My First Two Thousand Years, by George Sylvester Viereck and Paul Eldridge (1928) purports to be the erotic autobiography of the Wandering Jew. The same two authors, in 1930, wrote Salome, the Wandering Jewess, an equally erotic novel covering her two thousand years of lovemaking. The most recent novel about the Wanderer is by German ex-Communist Stefan Heym, a pseudonym for Hellmuth Flieg. In his The Wandering Jew, published in West Germany in 1981 and in a U.S. edition three years later, the Wanderer is a hunchback who tramps the roads with Lucifer as his companion. The fantasy ends with the Second Coming, Armageddon, and the Wanderer’s forgiveness.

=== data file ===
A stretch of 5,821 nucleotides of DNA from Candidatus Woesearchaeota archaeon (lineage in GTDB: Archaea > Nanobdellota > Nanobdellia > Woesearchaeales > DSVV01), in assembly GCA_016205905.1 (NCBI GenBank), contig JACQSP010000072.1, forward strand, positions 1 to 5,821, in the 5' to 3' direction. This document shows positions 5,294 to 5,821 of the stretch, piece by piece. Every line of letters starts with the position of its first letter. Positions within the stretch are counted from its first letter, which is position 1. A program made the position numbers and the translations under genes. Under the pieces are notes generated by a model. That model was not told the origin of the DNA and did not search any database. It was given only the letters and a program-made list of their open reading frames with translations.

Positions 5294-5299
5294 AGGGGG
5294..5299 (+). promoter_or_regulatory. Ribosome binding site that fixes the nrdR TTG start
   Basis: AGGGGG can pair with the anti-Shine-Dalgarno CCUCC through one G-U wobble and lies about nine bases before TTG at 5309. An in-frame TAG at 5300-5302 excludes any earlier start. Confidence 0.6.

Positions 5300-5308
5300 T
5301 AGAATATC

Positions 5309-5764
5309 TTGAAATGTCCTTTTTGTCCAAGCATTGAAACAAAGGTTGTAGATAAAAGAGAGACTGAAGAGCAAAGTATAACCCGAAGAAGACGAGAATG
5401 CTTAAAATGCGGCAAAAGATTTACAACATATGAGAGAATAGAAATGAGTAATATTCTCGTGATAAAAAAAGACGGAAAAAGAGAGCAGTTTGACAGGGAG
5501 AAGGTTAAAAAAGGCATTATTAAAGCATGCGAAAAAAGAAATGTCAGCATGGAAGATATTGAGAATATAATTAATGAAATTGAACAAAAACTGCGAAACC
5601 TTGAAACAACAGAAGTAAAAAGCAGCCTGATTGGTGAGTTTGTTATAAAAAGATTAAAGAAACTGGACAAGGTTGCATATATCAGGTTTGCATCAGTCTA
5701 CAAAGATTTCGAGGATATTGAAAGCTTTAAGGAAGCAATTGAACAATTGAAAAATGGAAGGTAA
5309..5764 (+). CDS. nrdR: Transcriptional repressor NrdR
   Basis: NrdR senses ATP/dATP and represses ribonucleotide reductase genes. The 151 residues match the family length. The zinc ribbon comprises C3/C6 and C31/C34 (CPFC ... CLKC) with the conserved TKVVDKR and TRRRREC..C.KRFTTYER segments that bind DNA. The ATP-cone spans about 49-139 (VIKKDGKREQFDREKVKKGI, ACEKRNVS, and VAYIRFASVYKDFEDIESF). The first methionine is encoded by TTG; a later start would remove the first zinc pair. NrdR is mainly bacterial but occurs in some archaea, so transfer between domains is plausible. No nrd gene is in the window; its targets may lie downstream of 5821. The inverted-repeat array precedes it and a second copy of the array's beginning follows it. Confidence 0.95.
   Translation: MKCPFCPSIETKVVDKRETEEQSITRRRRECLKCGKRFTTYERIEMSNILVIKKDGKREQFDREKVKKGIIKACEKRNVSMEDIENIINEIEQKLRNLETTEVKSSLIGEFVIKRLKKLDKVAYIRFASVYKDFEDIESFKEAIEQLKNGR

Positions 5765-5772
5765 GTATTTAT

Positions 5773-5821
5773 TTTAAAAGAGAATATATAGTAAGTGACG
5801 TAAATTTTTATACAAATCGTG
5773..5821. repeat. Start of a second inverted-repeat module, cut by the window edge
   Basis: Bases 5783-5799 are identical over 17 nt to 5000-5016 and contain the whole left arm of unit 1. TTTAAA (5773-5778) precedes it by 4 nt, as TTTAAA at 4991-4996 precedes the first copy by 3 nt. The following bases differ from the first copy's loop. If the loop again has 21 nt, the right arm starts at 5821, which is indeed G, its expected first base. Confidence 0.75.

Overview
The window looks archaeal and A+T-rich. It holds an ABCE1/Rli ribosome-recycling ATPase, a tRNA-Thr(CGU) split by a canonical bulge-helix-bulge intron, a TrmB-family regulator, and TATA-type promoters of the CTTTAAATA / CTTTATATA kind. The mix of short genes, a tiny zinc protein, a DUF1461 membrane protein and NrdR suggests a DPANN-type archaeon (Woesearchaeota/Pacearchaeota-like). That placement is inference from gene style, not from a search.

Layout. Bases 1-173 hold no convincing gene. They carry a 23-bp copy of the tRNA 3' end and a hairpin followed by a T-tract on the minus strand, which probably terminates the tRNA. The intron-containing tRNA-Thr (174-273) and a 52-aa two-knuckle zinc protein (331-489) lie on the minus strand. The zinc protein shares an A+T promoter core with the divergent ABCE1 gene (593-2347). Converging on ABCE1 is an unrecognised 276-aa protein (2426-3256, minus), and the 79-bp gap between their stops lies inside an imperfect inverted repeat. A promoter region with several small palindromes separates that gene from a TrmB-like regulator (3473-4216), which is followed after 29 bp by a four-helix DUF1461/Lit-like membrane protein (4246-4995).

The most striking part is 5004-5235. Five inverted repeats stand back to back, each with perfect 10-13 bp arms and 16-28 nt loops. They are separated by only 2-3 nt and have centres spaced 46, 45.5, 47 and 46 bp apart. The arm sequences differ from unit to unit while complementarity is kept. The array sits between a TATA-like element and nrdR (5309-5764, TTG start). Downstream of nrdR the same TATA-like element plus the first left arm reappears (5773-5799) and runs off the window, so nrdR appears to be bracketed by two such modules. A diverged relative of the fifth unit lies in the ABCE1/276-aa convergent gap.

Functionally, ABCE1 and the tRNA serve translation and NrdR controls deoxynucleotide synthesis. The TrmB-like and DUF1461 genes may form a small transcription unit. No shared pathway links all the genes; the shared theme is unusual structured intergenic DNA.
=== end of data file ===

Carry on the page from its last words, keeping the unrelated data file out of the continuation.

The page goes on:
Sue’s famous novel is worth a quick further comment. The Wanderer is Ahasuerus, a cobbler. His sister Herodias, the wife of King Herod, becomes the Wandering Jewess. The siblings are minor characters in a complex plot. Ahasuerus is tall, with a single black eyebrow stretching over both eyes like a Mark of Cain. Seven nails on the soles of his iron boots produce crosses when he walks across snow. Wherever he goes an outbreak of cholera follows. Eventually the two siblings are pardoned and allowed “the happiness of eternal sleep.” Sue was a French socialist. His Wanderer is a symbol of exploited labor, Herodias a symbol of exploited women. Indeed, the novel is an angry blast at Catholicism, capitalism, and greed.